• Confusion Level:  Given the array configuration (i.e. synthesized beam), and the sky frequency, the confusion level is calculated.  This confusion level is displayed here.
  • HI Column Density: this feature is only for science projects targeting neutral Hydrogen and is shown in the calculator when the frequency is at L-band and < 1500 MHz. The calculation assumes a rectangular line shape of width given in the bandwidth entry and calculates an HI column density based on the RMS value.
  • Help: clicking this button brings you back to this page.
  • Save: a screen capture to a PDF file is available (the Save button at the very bottom of the calculator). This PDF can be uploaded to the proposal's Technical Justification in the Proposal Submission Tool (PST). Before uploading, please check the PDF file for any errors (which may be caused by timeout of the web based exposure calculator tool) and compare the numbers in the PDF with the text input fields in the proposal Technical Justification and possibly the Scientific Justification.


A Special Case: P-Band

The exposure calculator has been updated for P band (224–480 MHz) observations. Elevation and seasonal differences have been turned off for this frequency. The noise calculation for P-band, however, is done assuming reasonably high Galactic latitude (greater than 60 degrees). At low Galactic latitudes, the Galactic sky background dominates the system temperature and the exposure calculator does not take this into account. We have made some initial tests on how much time over what the exposure calculator reports is needed for low Galactic latitudes. These are rough estimates: for Galactic latitudes below 30 degrees one should increase the time request over the exposure calculator by a factor ~2; for latitudes between 30 and 60 degrees by a factor ~1.2. For observations at the Galactic Center (a special place), the time might need to be increased by a large factor ~30. We are continuing to try to improve the time estimates and noise calculations for P-band. Questions about P-band observing should be directed to the NRAO Helpdesk.

A Special Case: 4-Band

The exposure calculator as of January 2020 assumes a 50 kJy SEFD (T_sys = 1780 K, antenna efficiency 20%) for 4-band (70 - 82 MHz). This value was estimated from commissioning observations of a subset of the installed modified J-poles (MJP; EVLA Memo #172). Note, this value is only valid for Y-polarization, while X polarization is worse by about a factor of two. Please refer to EVLA Memo #190 for further information on sensitivity estimation.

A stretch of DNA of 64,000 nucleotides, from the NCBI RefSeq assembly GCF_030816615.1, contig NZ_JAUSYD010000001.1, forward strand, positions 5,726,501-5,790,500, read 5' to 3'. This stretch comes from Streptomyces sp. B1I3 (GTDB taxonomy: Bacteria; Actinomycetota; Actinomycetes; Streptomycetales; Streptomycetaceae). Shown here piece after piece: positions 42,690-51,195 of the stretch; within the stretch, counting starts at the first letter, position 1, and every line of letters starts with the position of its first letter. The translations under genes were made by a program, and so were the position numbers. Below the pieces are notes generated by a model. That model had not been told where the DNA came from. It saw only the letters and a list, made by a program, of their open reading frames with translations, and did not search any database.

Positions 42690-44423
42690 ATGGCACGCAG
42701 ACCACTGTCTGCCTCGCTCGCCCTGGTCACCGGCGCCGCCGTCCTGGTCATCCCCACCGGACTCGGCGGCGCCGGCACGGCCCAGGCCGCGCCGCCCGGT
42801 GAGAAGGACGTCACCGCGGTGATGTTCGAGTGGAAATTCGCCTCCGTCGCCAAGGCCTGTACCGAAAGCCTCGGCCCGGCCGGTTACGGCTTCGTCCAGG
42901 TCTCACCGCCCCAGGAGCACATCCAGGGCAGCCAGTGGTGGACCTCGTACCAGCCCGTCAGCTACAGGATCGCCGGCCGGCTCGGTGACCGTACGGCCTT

The VLA is now fully equipped with MJP dipoles. Current estimates show that the VLA is now about a factor 2-4 better in sensitivity at 4m-band than the pre-EVLA system. Some caveats remain regarding the imbalance between the two polarizations and differing beam patterns. To obtain sensitivity estimates for standard SRO 4m band observations we recommend using a center frequency of 76 MHz and a bandwidth of 12 MHz, which corresponds to the most sensitive range of the system. Also make sure to use a single polarization setup to obtain the correct value for Y polarization. If there are further questions regarding sensitivity calculation, please submit an NRAO Helpdesk ticket.


Overhead and Total Time

Every proposal needs to specify the total amount of time requested which includes setup scans, slewing, and observations of calibrators. Using the information supplied in the input fields, the exposure calculator first derives a Time on Source. It then uses the array configuration and the observing band to make a best estimate of the required overhead to arrive at a Total Time for a phase-referencing type of observation to reach the sensitivity requested. The sum of the Total Time with the fixed scheduling block (session) overhead, and any additional overheads described below, is the observing time request that should be specified in the proposal. N.B. The calculations of total overhead depend upon the length of the scheduling block; such calculations done later in this section and in the exposure calculator assume a two-hour block.

Types of Overhead

The main types of overhead are:

Fixed.  The start-up scan sequence needs to be at least 10 minutes (lower frequencies) or 13 minutes (when reference pointing is used) for setup scans and for slew time from the previous (unknown) pointing. Another type of fixed overhead is that there usually needs to be one flux/bandpass calibrator scan per observation. This fixed overhead obviously affects the shorter scheduling blocks (0.5 and 1 hour) more than the longer ones.